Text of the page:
Thursday, July 07, 2005

Parkhurst on Health Insurance

Stimulated by the June 13, 2005 editorial on the subject of health insurance by New York Times columnist and single payer advocate Paul Krugman, health care consultant Ed Parkhurst weighs in with the following:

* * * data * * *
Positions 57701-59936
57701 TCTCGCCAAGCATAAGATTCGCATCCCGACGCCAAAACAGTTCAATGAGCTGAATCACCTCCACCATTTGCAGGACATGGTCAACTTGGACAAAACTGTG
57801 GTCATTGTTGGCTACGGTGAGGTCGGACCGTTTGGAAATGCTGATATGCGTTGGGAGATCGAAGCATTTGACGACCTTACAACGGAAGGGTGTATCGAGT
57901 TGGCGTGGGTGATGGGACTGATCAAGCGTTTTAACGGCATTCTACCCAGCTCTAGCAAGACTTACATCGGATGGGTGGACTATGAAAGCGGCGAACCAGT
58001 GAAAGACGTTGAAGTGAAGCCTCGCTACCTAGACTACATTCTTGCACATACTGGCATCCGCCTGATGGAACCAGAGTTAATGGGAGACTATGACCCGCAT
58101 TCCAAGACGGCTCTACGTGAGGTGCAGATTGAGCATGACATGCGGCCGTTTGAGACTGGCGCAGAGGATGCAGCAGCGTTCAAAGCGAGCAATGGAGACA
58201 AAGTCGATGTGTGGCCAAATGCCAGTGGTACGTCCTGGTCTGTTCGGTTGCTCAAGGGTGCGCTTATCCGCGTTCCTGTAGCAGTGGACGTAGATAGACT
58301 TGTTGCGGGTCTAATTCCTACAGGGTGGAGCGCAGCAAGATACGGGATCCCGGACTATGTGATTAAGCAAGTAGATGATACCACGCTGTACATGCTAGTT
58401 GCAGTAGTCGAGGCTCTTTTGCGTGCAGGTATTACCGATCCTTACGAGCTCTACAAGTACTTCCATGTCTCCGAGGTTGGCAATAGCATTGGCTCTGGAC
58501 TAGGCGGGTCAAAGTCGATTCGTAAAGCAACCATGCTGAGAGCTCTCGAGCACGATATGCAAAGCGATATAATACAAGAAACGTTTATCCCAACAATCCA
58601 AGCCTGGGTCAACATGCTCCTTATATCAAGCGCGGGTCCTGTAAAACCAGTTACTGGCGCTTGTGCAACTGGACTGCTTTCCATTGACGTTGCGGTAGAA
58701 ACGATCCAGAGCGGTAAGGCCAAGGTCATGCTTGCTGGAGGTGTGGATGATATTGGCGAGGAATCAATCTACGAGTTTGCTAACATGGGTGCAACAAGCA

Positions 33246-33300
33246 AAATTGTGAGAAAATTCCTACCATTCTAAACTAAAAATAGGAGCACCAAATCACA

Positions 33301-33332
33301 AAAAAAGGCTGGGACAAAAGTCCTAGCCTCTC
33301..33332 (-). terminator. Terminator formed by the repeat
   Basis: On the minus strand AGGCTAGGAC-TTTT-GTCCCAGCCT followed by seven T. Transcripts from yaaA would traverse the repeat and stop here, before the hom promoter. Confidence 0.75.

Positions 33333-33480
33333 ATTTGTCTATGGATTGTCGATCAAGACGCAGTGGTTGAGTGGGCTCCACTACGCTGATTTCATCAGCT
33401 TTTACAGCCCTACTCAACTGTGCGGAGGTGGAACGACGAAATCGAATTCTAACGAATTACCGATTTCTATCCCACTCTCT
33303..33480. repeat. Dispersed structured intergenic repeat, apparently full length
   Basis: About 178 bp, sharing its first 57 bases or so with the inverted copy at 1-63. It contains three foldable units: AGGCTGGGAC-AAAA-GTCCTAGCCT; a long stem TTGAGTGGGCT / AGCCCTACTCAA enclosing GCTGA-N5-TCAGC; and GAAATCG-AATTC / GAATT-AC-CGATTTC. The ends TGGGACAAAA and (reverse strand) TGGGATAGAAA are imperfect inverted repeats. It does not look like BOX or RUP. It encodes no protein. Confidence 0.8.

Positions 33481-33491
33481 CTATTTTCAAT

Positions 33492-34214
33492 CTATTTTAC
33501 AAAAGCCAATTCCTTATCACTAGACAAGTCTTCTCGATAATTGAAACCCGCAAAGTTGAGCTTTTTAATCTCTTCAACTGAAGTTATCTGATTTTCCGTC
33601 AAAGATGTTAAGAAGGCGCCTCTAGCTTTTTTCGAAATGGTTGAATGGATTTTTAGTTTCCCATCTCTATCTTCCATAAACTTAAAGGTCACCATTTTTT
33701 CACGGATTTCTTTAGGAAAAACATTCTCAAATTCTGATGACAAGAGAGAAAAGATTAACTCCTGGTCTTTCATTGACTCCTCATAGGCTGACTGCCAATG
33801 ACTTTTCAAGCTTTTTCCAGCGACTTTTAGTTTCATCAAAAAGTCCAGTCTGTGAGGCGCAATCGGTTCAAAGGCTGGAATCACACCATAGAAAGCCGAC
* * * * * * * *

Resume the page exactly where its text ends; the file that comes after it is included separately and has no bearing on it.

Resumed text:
“I personally believe reform is best looked at in the following context........we should have a single payer system with a reasonable number of benefit plans thereby simplifying their administration, reducing administrative costs over that which is expended now, and then reinvesting administrative cost savings in care delivery. Private insurance companies could bid to administer with caps on administrative costs. I don't favor a single universal benefit package. Medicaid should be a national program for the disadvantaged with a basic benefit package funded by the States and the Feds on some type of formula basis. Medicare should be funded by both the Feds (not necessarily through SSA, which was set up for retirement and not medical benefits) and the beneficiaries on some type of a "means tested" basis which recognizes the disposable income in the elderly. There also may be "gaps" that have to be selectively filled. As to Medical Savings Accounts, I think them bad public policy in that care may be avoided thereby increasing morbidity and chronic conditions, over time. We need a delivery model that embraces first $ coverage, but not necessarily for physicians...physician extenders could enhance access and reduce costs overall.....consumer education programs to reduce unnecessary demands for care are necessary. Most don't know how to use the system wisely and we need to eliminate proprietary drug advertising which encourages over utilization and lower use of generics.”

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